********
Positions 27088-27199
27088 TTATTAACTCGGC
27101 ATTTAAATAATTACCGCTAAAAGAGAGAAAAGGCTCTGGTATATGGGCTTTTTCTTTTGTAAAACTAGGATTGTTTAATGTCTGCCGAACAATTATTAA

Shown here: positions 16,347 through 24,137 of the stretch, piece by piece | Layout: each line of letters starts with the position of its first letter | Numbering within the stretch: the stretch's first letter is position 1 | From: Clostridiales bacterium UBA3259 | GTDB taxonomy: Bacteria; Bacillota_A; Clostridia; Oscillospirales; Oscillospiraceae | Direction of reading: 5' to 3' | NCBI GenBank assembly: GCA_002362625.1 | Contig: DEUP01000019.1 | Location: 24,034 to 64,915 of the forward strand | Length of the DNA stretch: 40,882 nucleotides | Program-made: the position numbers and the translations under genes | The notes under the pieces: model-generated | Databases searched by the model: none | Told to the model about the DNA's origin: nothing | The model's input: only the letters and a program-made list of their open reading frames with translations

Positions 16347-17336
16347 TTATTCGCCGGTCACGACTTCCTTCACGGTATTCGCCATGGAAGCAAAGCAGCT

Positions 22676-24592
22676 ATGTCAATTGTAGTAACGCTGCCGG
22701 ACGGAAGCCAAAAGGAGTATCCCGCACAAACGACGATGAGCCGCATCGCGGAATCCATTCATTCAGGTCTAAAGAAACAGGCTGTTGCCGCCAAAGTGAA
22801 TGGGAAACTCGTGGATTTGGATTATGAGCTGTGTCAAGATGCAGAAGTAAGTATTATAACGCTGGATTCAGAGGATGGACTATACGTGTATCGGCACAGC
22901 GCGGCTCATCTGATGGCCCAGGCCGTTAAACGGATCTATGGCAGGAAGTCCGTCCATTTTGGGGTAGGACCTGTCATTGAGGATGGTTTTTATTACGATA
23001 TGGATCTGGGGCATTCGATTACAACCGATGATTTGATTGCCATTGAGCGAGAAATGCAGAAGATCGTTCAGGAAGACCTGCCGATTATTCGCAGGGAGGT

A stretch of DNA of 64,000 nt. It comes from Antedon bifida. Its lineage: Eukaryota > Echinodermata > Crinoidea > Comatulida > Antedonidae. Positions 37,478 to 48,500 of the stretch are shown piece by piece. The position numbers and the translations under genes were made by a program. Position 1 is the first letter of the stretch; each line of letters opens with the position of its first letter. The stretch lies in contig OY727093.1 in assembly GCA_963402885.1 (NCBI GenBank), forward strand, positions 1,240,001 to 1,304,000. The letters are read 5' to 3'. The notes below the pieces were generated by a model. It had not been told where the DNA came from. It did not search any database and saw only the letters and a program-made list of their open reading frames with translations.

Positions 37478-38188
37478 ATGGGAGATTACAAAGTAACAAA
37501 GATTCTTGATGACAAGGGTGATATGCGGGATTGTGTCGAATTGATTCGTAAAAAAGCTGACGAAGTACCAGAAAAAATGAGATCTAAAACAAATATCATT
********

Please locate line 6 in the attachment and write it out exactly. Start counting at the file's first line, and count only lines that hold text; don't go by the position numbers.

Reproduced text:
16347 TTATTCGCCGGTCACGACTTCCTTCACGGTATTCGCCATGGAAGCAAAGCAGCT